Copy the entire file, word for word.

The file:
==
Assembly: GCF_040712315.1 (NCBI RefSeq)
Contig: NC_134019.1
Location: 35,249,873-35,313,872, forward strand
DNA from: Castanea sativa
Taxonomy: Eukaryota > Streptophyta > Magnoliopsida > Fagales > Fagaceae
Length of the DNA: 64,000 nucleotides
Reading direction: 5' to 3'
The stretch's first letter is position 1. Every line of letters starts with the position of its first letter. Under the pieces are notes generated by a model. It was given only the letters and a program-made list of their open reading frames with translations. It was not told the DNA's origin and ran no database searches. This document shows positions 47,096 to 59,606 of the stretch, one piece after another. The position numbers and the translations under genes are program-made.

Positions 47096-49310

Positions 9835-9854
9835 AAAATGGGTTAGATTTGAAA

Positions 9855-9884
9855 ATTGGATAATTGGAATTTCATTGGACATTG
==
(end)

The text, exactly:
Assembly: GCF_040712315.1 (NCBI RefSeq)
Contig: NC_134019.1
Location: 35,249,873-35,313,872, forward strand
DNA from: Castanea sativa
Taxonomy: Eukaryota > Streptophyta > Magnoliopsida > Fagales > Fagaceae
Length of the DNA: 64,000 nucleotides
Reading direction: 5' to 3'
The stretch's first letter is position 1. Every line of letters starts with the position of its first letter. Under the pieces are notes generated by a model. It was given only the letters and a program-made list of their open reading frames with translations. It was not told the DNA's origin and ran no database searches. This document shows positions 47,096 to 59,606 of the stretch, one piece after another. The position numbers and the translations under genes are program-made.

Positions 47096-49310

Positions 9835-9854
9835 AAAATGGGTTAGATTTGAAA

Positions 9855-9884
9855 ATTGGATAATTGGAATTTCATTGGACATTG